Thursday, 11 March 2010
Concrete Rivers of Japan
While on my stay here I have observed a fascinating and terrible phenomenon more dangerous to Japan than earthquakes, typhoons or landslides. This phenomenon rises its ugly head from the most remote forests to the downtown cores of every part of Japan. The Japanese government's obsession with concrete on anything and everything has severely distorted the nations rivers and economy. Most small towns and even major cities are reliant on government infrastructure handouts, and the bureaucratic leviathan backing the process up, to the point where cities have spent all their money on a process called "river stabilization". The nature of the beast is that money flows only where it is spent so each prefecture spends all of it's money on such projects to guarantee the same amount of handouts the next year. The result has been disastrous and it is written all over the face of Japan.
For the better part of the country (some 98% of all rivers) dams, concrete river encasements and waterflow baffles have removed any sense of nature from the landscape all in the name of spending government handouts and 1950s style developmentalism. I will not get too far into analyzing bureaucracy and the foolish inefficiencies of Japan's government, but suffice it to say that the Japanese economy has become addicted and indebted to the process of burying the land and rivers in concrete. Lulled by an intense campaign of propaganda and a social order that values hierarchy and subordination, people are not willing to speak out against the lunacy. With the resulting lack of a strong civil society or bureaucratic accountability the machine rolls on, burying Japan's once beautiful landscape in sheets of drabness.
The process is not much lamented by many Japanese people I have spoken to as they feel it is "safer" and more "kirei" to encase all waterways in concrete. In North America we have long realized that concrete is not only ugly it is counterproductive as water can not permeate the barrier and the flow of rivers speeds up and does not filter. So you end up with dirtier, deeper, faster-moving water that cost a lot of money to achieve.
On the topic of "Kirei", a Japanese word which means "neat and clean/beautiful", there exists a sense that "mess" and disorder are to be avoided and everything constantly cleaned. "Kirei" is the reason that city governments cut the limbs off of city trees at the end of summer to keep the leaves from falling "messing up" the grounds. Most people have pointed out that "messy things" like riparian buffer zones of cattails, water loving trees, shrubs and the animals that live in these habitats are not "kirei" are better off "cleaned up". It is viewed as somehow unmodern to most people to just let rivers flow their courses, and construction upon them is a sign of progress, a frame of mind that died out (thankfully) in the 1960s in North America.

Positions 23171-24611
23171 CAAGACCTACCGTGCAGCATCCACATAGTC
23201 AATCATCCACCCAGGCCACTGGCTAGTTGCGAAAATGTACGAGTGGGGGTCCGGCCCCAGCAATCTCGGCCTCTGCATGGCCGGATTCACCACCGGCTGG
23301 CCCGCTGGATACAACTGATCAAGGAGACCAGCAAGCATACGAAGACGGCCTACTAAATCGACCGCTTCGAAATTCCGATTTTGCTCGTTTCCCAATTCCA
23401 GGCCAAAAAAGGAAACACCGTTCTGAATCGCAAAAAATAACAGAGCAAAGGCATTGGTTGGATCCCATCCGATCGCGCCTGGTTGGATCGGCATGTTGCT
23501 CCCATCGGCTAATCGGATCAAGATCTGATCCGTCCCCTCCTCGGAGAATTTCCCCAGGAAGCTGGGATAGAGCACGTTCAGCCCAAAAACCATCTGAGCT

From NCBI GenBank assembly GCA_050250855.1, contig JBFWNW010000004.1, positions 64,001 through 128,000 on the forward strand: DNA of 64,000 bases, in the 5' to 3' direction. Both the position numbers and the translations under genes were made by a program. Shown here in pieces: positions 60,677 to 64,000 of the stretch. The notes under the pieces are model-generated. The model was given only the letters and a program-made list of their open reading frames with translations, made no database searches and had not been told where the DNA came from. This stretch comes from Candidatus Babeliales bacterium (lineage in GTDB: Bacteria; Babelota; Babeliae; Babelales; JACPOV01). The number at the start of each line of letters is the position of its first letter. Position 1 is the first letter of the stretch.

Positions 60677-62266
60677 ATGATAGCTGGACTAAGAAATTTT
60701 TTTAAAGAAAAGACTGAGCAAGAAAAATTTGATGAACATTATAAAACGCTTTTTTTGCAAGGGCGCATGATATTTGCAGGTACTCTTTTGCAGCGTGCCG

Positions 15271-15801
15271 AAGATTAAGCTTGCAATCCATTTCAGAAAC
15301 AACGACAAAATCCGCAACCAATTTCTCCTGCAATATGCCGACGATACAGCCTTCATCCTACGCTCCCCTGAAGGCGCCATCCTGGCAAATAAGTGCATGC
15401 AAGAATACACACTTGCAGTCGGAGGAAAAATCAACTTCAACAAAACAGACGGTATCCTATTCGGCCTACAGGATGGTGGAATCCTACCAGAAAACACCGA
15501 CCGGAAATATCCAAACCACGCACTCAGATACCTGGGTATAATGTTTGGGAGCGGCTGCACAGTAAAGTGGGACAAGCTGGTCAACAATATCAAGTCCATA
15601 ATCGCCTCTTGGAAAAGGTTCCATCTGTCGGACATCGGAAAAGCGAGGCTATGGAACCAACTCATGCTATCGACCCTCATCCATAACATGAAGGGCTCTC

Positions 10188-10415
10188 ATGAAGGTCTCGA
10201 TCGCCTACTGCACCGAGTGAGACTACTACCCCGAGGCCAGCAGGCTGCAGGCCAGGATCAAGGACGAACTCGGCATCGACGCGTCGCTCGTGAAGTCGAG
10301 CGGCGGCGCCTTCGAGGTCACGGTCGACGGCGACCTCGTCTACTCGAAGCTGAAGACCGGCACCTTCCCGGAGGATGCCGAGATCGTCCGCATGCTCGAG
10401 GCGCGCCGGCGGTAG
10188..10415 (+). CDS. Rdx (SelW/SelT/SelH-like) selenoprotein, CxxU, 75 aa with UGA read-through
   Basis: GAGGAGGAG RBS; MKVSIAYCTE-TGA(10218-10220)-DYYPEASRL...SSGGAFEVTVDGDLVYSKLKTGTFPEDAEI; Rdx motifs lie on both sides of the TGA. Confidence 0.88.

Japan has "stabilized" almost every delta, river bed and stream to the point where you can find concrete drainage flues and flood breakwater gates on remote hikes anywhere in the country. This frantic attack on the land stems from the Japanese need for total control noted in Alex Kerr's "Dogs and Demons" and a strange sense that Japan is full of peril and natural dangers, many more than faced by any other country in the world (They obviously have have not visited Hurricane alley, the Tornado plains or the San Andreas fault). Without total control the Japanese government feels that it might lose control, that some natural calamity will overtake the country if some planning office has not approved the flow of every stream and the depth of all lakes. Hence you find a nation covered in concrete.
Alex Kerr has noted that in the "Construction State the situation reaches Kafkaesque extremes, for after generations of laying concrete to no purpose, concrete is becoming a purpose in its own right." Earlier he points out that "even as Japan fell deeper into recession during the 1990s, it continued to provide more funding for civil-engineering works [on rivers, reclaiming land and covering mountain faces in concrete] than ever before. In 1994, concrete production in Japan totaled 91.6 million tons, compared with 77.9 million tons in the United States. This means that Japan lays thirty times as much per square foot as the United States. In fiscal 1998, spending on public works construction projects came to...$136 billion...the kind of money that dwarfs the building of the Panama canal and far surpasses the budget of the U.S. Space Program. It meant an almost incalculable quantity of concrete and metal structures overlaying rivers, mountains, wetlands and shoreline, in just one year--and a "poor" year at that, since Japan was mired in a recession. One can only imagine the heights that such expenditures may rise to when the economy begins to rise". The laws of bureaucratic inertia have meant that this has only gotten worse in the last decade since Kerr's writing.
I have been shocked by the extent of this addiction Japan has with laying waste to it's natural beauty. The historic cities such as Nara and Kyoto are not exempt from this pattern as even there you will not find a nice view of even one river, and there are several in both cities. I can only hope that the Japanese people start to react to this senseless and bankrupting practice which is erasing natural habitat, water quality and just plain old good views. As a foreigner here for a short time I can only witness it in awe and be glad that I will not be here to live with the consequences.